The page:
In 2010, the Institute of Medicine set forth an ambitious goal in its “The Future of Nursing” report: By 2020, the IOM called for 80 percent of registered nurses in the United States to have at least a bachelor’s degree.
In a recent Becker’s Hospital Review post, BHR checked in with Dr. F. Patrick Robinson, dean of the School of Nursing and Health Sciences at Capella University, to see where the U.S. stands vis a vis that goal.
It’s important to note, however, that that this particular post was “sponsored by Capella University.” It goes without saying that university-level nursing programs have a vested interest in drawing/creating more BSN candidates, so we would be well-advised to take their recommendations regarding the need for more BSN’s with at least a modest grain of salt.
Still, Robinson’s remarks provide considerable food for thought. According to Robinson, the original IOM recommendation was spurred by research that shows that a more educated nursing staff is associated with fewer instances of “failure to rescue.” In other words, patient deaths tend to go down when the number of BSNs on staff goes up.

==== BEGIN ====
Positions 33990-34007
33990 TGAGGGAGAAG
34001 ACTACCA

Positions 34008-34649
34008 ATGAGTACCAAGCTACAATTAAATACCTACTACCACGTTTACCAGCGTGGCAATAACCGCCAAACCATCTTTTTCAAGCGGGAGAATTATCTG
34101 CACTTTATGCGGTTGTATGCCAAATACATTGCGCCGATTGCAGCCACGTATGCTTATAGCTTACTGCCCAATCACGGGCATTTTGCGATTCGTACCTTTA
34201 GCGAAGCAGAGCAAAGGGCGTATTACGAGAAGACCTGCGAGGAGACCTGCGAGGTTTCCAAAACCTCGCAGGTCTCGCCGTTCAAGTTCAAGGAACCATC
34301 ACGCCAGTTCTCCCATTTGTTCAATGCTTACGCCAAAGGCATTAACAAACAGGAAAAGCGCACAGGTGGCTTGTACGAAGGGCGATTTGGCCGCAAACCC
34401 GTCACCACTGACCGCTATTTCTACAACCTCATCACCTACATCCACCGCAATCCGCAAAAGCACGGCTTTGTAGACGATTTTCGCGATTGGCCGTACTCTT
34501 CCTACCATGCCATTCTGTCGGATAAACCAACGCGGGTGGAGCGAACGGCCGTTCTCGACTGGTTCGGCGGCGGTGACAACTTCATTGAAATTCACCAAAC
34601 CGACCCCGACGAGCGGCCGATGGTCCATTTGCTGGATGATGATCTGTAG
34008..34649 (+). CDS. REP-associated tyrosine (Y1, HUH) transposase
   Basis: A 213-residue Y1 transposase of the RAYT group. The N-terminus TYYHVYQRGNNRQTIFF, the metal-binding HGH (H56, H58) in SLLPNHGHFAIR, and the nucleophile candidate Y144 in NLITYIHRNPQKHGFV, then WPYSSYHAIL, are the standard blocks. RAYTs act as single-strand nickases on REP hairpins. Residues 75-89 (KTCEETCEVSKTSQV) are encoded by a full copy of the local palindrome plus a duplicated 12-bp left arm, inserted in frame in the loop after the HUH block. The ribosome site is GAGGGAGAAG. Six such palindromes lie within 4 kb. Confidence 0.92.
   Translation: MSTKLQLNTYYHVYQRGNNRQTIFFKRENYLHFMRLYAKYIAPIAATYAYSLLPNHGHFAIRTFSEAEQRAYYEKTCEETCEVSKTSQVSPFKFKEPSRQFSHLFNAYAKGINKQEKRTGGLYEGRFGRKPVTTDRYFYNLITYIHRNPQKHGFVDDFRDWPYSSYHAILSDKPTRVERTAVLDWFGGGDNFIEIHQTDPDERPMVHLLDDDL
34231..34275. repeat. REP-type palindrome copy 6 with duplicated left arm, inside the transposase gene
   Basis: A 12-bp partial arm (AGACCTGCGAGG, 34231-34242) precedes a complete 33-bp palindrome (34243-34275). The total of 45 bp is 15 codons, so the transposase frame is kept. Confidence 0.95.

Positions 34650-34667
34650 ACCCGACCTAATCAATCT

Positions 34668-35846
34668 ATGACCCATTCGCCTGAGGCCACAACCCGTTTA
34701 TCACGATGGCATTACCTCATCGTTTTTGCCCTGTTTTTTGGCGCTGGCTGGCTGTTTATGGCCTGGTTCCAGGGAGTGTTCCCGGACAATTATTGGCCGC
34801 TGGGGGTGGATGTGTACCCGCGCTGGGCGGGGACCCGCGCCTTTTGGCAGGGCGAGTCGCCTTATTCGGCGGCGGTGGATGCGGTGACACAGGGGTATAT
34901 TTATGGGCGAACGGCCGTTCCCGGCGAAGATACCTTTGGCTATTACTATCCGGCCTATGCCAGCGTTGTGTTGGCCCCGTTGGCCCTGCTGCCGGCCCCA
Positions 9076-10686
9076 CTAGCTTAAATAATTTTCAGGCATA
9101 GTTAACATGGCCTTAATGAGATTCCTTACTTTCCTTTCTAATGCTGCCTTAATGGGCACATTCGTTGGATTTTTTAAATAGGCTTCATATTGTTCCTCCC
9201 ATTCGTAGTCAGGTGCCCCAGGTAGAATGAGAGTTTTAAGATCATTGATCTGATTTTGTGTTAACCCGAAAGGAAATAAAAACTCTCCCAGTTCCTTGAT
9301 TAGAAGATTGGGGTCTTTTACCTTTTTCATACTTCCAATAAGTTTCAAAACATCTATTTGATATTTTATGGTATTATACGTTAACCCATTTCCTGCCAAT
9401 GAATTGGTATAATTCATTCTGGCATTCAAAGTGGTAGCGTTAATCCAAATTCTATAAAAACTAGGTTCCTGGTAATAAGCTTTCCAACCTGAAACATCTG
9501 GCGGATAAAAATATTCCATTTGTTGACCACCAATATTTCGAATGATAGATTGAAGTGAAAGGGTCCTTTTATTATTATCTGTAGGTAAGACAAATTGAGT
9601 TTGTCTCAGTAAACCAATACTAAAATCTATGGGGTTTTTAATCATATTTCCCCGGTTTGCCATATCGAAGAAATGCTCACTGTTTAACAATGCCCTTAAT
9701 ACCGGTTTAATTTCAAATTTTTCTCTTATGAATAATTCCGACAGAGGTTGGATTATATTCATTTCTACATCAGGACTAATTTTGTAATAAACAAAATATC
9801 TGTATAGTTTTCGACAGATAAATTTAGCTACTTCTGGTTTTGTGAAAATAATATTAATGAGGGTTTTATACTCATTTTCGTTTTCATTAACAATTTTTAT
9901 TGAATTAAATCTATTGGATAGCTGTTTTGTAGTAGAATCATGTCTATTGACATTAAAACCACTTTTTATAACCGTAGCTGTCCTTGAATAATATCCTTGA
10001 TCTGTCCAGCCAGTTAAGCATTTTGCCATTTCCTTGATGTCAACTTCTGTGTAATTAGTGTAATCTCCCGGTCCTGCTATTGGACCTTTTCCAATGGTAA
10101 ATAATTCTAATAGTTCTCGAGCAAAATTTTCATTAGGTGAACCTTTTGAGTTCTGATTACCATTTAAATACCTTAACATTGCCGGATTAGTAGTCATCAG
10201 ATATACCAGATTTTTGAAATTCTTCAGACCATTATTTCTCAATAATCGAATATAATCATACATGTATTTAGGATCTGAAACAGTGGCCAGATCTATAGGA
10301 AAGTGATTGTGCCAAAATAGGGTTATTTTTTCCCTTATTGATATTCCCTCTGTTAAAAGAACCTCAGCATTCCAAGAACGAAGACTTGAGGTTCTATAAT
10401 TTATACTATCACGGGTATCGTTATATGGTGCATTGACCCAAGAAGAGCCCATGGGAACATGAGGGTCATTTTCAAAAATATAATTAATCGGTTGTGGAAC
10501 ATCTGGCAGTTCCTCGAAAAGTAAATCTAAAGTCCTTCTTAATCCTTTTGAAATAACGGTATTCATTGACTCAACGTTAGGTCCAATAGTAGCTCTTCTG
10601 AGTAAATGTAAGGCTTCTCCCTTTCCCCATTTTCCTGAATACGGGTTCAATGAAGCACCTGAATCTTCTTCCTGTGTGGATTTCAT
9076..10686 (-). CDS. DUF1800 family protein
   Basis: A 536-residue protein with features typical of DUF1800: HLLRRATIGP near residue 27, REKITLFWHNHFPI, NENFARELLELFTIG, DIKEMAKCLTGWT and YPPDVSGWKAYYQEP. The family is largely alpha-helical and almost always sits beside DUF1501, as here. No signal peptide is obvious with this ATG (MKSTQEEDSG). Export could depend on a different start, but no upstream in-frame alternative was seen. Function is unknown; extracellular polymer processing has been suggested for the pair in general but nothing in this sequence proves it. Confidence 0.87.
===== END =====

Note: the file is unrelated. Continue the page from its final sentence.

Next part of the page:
What’s more, Robinson says research in the ensuing years has tended to support this conclusion, as studies in Europe showed, for instance, that post-operative complications are diminished with the presence of more BSN-level nurses.
Robinson also says the percentage of BSN-level nurses in practice is on the rise, moving from a little below 50 percent in 2010 to around 60 percent today.
As to the barriers that still stand in the way of achieving the 80 percent goal, Robinson says cost looms largest for nursing candidates. He acknowledges that a two- or three-year associate’s degree is a much more economical path to becoming an RN for struggling students.
That issue is magnified by the fact that not enough nursing programs accommodate RN’s with associate degrees who want to go on and get their BSNs. For students who don’t have the financial means to earn a BSN straight out of the box, that’s a big Catch-22.
Surprisingly, Robinson says the hospitals themselves have begun to get on board with the 80 percent goal. A longtime nursing educator, he says he had always believed that government regulators would have to drag hospitals kicking and screaming into compliance with a higher standard. But in recent years, he says, hospital administrators have begun to see the light.
“Employers are now demanding it, and that’s pretty extraordinary,” Robinson told BHR. “…Now it’s the hospitals and employers that are understanding what we’ve been saying for half a century.”